Levi Watkins, M.D., clearly recalled the time a woman sitting beside him on a plane collapsed into the aisle on a flight to Nashville about 11 years ago.
“It was clear she was in trouble,” said the Johns Hopkins School of Medicine associate dean and professor of cardiac surgery at a Nov. 17 lecture at the UF College of Medicine.
Despite Watkins’ attempts to revive her, the woman died.
“I told them they needed a defibrillator on the plane,” he said.
Watkins, who performed the world’s first implantation of the automatic defibrillator in a human, was the keynote speaker for the lecture and film series, associated with the exhibit “Opening Doors: Contemporary African American Academic Surgeons.” The National Library of Medicine exhibit, which UF is hosting Oct. 18 through Dec. 2, and the lecture and film series are being sponsored by the UF Health Science Center Libraries.
Watkins’ lecture, titled “Human Defibrillation: History and Evolution,” highlighted his work with defibrillators at Johns Hopkins and the device’s lifesaving impact.
“Students, if you get a good idea, (obstacles) will come,” he said. “But don’t let it stop you.”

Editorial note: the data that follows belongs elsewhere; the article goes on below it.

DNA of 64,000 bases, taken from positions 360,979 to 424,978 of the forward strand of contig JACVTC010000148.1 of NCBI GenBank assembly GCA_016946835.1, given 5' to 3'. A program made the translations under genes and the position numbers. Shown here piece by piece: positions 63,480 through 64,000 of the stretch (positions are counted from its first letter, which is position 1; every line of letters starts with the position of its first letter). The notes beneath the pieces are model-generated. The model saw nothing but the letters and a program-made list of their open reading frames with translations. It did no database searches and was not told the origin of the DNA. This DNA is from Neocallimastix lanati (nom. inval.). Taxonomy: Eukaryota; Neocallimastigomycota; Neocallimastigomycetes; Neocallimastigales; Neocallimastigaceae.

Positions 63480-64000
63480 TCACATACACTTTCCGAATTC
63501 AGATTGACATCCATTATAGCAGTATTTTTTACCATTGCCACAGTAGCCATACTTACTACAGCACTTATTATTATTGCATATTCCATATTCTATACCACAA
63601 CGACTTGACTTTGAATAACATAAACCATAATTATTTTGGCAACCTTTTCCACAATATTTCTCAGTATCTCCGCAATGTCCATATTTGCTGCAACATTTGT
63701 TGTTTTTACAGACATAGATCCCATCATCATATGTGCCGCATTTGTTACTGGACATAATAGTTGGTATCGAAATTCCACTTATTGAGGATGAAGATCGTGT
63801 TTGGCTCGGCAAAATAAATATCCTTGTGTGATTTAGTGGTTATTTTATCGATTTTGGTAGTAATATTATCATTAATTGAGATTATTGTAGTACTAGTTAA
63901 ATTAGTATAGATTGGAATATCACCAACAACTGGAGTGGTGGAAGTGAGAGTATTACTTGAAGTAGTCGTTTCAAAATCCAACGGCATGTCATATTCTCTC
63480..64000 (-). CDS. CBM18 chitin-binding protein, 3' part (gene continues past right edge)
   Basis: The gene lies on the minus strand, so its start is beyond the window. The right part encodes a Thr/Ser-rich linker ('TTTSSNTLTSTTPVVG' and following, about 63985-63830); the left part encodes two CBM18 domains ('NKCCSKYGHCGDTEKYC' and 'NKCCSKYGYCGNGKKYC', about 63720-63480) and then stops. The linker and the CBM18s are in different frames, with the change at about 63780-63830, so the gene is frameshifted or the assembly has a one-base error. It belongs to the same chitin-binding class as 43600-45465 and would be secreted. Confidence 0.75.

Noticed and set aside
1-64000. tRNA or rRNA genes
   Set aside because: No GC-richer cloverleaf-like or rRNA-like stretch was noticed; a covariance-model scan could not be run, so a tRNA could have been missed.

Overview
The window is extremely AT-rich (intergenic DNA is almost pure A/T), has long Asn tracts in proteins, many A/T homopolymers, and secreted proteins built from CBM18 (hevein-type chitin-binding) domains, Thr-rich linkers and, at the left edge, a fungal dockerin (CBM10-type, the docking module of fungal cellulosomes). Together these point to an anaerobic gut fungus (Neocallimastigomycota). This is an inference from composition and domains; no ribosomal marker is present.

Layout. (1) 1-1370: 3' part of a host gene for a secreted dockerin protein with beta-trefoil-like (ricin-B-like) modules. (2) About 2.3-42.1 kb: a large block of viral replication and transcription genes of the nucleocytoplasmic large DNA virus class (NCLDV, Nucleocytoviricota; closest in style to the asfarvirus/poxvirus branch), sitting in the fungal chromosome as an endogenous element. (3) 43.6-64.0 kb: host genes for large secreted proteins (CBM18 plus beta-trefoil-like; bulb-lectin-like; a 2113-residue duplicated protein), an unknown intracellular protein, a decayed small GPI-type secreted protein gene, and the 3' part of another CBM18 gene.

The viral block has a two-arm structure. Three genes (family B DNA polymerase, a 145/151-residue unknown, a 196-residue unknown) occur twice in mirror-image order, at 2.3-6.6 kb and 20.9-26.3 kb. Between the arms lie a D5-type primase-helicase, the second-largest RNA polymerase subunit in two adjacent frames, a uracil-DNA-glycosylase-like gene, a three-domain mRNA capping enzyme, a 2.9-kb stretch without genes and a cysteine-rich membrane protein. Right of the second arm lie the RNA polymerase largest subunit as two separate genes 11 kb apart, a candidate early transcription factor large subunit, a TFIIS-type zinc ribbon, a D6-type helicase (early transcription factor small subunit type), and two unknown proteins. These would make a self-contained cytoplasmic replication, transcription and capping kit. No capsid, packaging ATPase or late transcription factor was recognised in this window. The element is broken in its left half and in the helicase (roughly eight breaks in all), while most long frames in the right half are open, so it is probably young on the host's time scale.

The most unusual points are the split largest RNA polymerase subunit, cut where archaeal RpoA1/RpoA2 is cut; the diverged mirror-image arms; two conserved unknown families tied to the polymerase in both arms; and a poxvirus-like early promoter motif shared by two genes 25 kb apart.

The pioneer of cardiac surgery also overcame many obstacles personally. He was the first African American graduate of Vanderbilt University School of Medicine. Later, he became the first African American chief resident, professor of cardiac surgery, and associate dean at the Johns Hopkins University School of Medicine.
Growing up in Alabama during the early civil rights movement, Watkins personally met Martin Luther King, Jr. and was inspired by the activism around him. It ingrained in him a commitment to racial equality, particularly in the area of medicine, and he worked to further increase minority representation in the field.
“Activism with passion … that fit my whole life,” he said.